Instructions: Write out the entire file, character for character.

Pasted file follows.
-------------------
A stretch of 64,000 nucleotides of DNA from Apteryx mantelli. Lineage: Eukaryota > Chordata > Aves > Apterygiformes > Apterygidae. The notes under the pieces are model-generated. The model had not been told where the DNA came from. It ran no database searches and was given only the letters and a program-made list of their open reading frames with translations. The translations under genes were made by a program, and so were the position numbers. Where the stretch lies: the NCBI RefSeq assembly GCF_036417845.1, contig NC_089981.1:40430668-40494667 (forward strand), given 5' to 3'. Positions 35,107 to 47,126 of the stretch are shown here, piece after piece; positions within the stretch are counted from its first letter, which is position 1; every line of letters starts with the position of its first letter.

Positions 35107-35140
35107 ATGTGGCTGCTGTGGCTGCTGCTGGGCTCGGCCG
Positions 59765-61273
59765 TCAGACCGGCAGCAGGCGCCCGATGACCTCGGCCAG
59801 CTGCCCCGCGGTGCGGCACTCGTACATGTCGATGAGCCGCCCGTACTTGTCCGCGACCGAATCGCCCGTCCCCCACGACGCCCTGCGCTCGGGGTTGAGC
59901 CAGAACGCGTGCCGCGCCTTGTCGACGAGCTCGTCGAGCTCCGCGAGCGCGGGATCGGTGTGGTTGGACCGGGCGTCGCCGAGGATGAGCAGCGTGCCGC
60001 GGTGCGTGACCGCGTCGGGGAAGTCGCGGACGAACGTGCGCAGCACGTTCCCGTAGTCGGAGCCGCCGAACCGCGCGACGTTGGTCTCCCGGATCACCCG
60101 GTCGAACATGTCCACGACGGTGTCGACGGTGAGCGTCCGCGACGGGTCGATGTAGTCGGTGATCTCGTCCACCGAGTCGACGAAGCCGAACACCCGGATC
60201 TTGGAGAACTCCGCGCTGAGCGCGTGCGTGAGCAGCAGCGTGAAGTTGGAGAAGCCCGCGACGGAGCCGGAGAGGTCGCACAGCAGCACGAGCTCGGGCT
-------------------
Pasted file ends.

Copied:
A stretch of 64,000 nucleotides of DNA from Apteryx mantelli. Lineage: Eukaryota > Chordata > Aves > Apterygiformes > Apterygidae. The notes under the pieces are model-generated. The model had not been told where the DNA came from. It ran no database searches and was given only the letters and a program-made list of their open reading frames with translations. The translations under genes were made by a program, and so were the position numbers. Where the stretch lies: the NCBI RefSeq assembly GCF_036417845.1, contig NC_089981.1:40430668-40494667 (forward strand), given 5' to 3'. Positions 35,107 to 47,126 of the stretch are shown here, piece after piece; positions within the stretch are counted from its first letter, which is position 1; every line of letters starts with the position of its first letter.

Positions 35107-35140
35107 ATGTGGCTGCTGTGGCTGCTGCTGGGCTCGGCCG
Positions 59765-61273
59765 TCAGACCGGCAGCAGGCGCCCGATGACCTCGGCCAG
59801 CTGCCCCGCGGTGCGGCACTCGTACATGTCGATGAGCCGCCCGTACTTGTCCGCGACCGAATCGCCCGTCCCCCACGACGCCCTGCGCTCGGGGTTGAGC
59901 CAGAACGCGTGCCGCGCCTTGTCGACGAGCTCGTCGAGCTCCGCGAGCGCGGGATCGGTGTGGTTGGACCGGGCGTCGCCGAGGATGAGCAGCGTGCCGC
60001 GGTGCGTGACCGCGTCGGGGAAGTCGCGGACGAACGTGCGCAGCACGTTCCCGTAGTCGGAGCCGCCGAACCGCGCGACGTTGGTCTCCCGGATCACCCG
60101 GTCGAACATGTCCACGACGGTGTCGACGGTGAGCGTCCGCGACGGGTCGATGTAGTCGGTGATCTCGTCCACCGAGTCGACGAAGCCGAACACCCGGATC
60201 TTGGAGAACTCCGCGCTGAGCGCGTGCGTGAGCAGCAGCGTGAAGTTGGAGAAGCCCGCGACGGAGCCGGAGAGGTCGCACAGCAGCACGAGCTCGGGCT